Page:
I live in a bubble of optimism that hopes that a number people are voting BNP to really irritate liberal minded people like me. It sends a clear message that they are not being represented. This rather than because they are unpleasant…I may be reading too much into it!

  7. The electoral sytem that contains the strengths of FPTP, plus the representativeness of PR is the two-election system. At the first election any candidate with more than 50% of the vote is elected. A week, or two, later there is a runoff between the top two candidates who did not reach the 50% threshold.

  8. Yosemite Sam,

    The system you describe is that used in France. It is essentially pure FPTP in round 1, then qualified FPTP in round 2 – the qualification being that you have to have reached a certain level of votes in round 1 to be eligible to participate in round 2.

    It is not “proportional representation” as most people recognise it. It is almost a halfway house between pure FPTP and AV (which is not PR either)

    If applied in the UK, it may result in more LD MPs, but is unlikely to benefit the “minor” parties.

  9. OldNat,

    As a keen psephologist you must surely be aware that UNS is but one of a number of proxies used to predict likely result of a general election from opinion polls.

    Its greatest weakness is that there is no such thing as “uniform national swing”. Scrutiny of any set of GE results (let alone local election results) will reveal numerous instances where the “swing” in two neighbouring seats may not only be significantly different in amplitude, but may actally be in different directions.

    Scotland does not have a “different system” from the rest of the UK, it is merely the case that the regional strengths of the various parties standing in Scotland differ significantly from the UK position.

    The place to discuss / debate the regional / local factors which may deliver a result different from that implied by UNS is on the Constituency section of this site.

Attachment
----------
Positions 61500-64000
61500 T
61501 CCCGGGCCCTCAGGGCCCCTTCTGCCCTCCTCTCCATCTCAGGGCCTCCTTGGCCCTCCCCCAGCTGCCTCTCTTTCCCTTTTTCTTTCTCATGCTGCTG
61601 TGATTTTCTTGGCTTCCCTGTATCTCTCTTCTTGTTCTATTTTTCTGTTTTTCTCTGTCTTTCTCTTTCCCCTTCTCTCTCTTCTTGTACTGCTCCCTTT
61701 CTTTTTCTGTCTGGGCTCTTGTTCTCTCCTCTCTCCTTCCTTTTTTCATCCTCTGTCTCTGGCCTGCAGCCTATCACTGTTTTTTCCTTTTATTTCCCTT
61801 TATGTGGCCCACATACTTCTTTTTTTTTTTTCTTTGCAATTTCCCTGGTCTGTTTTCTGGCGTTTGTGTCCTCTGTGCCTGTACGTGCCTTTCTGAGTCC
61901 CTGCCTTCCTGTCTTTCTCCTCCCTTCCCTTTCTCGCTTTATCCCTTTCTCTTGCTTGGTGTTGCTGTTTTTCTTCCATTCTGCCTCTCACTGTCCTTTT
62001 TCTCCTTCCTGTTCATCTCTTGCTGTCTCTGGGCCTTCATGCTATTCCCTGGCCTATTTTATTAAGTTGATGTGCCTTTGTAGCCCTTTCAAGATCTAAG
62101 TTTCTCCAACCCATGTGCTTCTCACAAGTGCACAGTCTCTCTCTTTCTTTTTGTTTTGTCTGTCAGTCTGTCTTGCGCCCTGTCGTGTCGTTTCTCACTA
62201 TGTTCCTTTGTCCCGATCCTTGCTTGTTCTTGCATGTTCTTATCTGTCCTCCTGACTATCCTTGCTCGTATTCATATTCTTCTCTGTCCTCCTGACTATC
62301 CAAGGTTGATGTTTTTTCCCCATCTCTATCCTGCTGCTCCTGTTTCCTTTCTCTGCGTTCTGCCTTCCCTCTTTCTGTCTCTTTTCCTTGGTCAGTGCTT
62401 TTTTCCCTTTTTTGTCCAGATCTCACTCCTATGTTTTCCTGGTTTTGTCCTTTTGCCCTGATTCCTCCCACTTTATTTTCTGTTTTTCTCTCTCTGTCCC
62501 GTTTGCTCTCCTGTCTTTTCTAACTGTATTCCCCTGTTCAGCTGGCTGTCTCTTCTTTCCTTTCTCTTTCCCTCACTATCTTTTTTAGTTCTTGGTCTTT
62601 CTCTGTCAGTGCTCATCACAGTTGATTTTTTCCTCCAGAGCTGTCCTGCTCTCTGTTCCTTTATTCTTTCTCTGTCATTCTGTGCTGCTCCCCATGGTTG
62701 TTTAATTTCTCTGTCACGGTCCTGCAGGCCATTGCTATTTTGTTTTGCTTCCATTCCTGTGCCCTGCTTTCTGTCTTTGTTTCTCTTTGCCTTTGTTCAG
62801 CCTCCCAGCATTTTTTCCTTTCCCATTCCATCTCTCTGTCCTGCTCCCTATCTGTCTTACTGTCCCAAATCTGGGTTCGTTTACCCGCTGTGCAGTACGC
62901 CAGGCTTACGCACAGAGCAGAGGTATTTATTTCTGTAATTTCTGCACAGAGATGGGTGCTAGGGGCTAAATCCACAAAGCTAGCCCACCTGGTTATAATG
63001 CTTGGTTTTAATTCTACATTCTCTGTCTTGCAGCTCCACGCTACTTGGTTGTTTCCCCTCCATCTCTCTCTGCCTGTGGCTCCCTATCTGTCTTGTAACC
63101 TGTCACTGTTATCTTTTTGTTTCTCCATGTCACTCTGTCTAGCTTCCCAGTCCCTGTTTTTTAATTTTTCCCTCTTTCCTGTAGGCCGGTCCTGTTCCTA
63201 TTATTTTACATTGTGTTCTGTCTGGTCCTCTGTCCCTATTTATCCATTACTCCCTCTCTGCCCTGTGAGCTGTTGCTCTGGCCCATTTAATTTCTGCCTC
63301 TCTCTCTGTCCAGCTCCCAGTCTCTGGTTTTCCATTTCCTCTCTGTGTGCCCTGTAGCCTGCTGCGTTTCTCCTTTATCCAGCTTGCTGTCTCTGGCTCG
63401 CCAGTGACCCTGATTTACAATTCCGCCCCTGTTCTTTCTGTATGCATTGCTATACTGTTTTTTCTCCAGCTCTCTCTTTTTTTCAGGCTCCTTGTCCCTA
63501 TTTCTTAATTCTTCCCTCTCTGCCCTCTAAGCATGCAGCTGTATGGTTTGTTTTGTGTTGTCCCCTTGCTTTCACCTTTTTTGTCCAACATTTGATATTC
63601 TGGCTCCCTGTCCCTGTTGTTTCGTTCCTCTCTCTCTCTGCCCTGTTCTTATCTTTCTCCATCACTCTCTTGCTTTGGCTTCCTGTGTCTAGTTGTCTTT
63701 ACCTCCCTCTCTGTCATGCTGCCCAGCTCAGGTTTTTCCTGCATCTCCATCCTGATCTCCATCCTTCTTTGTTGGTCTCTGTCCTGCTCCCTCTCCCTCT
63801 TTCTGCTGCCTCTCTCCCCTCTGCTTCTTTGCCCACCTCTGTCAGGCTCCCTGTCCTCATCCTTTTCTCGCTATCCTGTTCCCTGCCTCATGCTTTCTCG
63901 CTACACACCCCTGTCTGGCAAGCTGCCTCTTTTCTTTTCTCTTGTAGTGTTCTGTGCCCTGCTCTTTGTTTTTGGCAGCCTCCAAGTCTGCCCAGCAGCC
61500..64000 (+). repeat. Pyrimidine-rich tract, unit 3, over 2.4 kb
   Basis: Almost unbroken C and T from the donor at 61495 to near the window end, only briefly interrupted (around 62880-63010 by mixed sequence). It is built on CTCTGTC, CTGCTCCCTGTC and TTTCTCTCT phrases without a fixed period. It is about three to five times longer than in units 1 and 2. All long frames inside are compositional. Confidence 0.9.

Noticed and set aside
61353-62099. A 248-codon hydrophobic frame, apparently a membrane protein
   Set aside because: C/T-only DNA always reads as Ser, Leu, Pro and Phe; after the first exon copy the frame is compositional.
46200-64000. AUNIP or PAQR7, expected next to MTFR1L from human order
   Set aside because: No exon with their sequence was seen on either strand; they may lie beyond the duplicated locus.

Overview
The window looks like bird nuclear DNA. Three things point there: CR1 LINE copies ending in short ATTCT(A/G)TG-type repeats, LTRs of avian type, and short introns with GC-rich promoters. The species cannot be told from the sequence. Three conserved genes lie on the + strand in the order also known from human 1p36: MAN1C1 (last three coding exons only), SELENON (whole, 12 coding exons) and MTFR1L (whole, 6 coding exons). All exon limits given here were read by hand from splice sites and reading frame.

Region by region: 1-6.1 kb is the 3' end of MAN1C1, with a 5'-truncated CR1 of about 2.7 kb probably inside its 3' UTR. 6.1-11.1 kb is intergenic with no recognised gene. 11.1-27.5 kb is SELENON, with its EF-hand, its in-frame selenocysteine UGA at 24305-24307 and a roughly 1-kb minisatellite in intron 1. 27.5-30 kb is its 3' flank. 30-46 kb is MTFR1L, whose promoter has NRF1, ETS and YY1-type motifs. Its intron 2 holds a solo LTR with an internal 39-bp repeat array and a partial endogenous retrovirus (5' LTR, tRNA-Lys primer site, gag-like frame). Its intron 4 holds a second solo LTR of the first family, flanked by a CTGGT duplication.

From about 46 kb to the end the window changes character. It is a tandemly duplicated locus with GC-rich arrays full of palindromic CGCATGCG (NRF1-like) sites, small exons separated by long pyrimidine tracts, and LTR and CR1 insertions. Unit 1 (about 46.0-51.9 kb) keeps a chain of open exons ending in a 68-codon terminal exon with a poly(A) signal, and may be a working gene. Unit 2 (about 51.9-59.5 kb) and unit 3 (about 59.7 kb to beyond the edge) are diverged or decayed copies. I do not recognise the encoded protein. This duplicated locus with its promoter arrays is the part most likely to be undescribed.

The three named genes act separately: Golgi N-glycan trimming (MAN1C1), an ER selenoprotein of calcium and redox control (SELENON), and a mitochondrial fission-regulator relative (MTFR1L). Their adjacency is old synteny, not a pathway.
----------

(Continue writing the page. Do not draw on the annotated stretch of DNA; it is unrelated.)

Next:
10. I don’t agee with you, Paul, that issues relating to regional factors in voting intentions should be confined to the Constituency Section of this site. Not least, many newspaper commentators make the mistake of using GB wide party percentages to predict the likely Government and majority after the next election, instead of using regional figures to predict how many seats will be won in each region and then aggregating. This applies not least on the articles accompanying reports of polls commissioned by the papers, which Anthony helpfully summarised (or indeed expands using the source data) on this section of the site.

    From comments which are being made for individual “moderately safe” Labour seats, it seems to me that commentators using the GB headline voting intention figures are consistently underestimating the Conservative majority that would result “if the election were held tomorrow”.

  11. Please can someone tell me the swing Cameron needs for a maj of 1. Thanks Al

  12. Frederic

    In principle, you are quite correct about the need for commentators to look at regional trends and aggregate the results by region rather than simple UNS across UK. However, that runs into the following problems:

    1. Pollsters use different regions – with some only having a North / Midlands / South.

    2. Historic information on regional results and seat breakdown is not widely available

    These combined make comparisons across polls harder to make.

    Finally, the analysis involved is simply too much work for lazy journalists to do – and it is not certain it would capture reader attention anyway. Indeed, the oversupply of info and analysis might put off far more readers than it would attract.

  13. Paul. I very much agree with you about the non-standard use of regions by pollsters. Indeed I got caught out on this myself in the Summer when a journalist referrred to Labour being behind in every region, and then posted on the assumption that Labour were behind in the North-East. But these days it is generally accepted (outside political polling?!) that the regions are those used for Euroelections, and for government initiatives led by Europe. Whatever you think of the EU in general, and England’s gerrymandered regions in particular, it is disgraceful that if they do impose regional administration it is not overseen in England by directly elected regional assemblies as in all other sizeable European countries. And if a journalist refers to regions without further explanation, the regionally knowledgeable reader will assume (s)he means the Euroregions.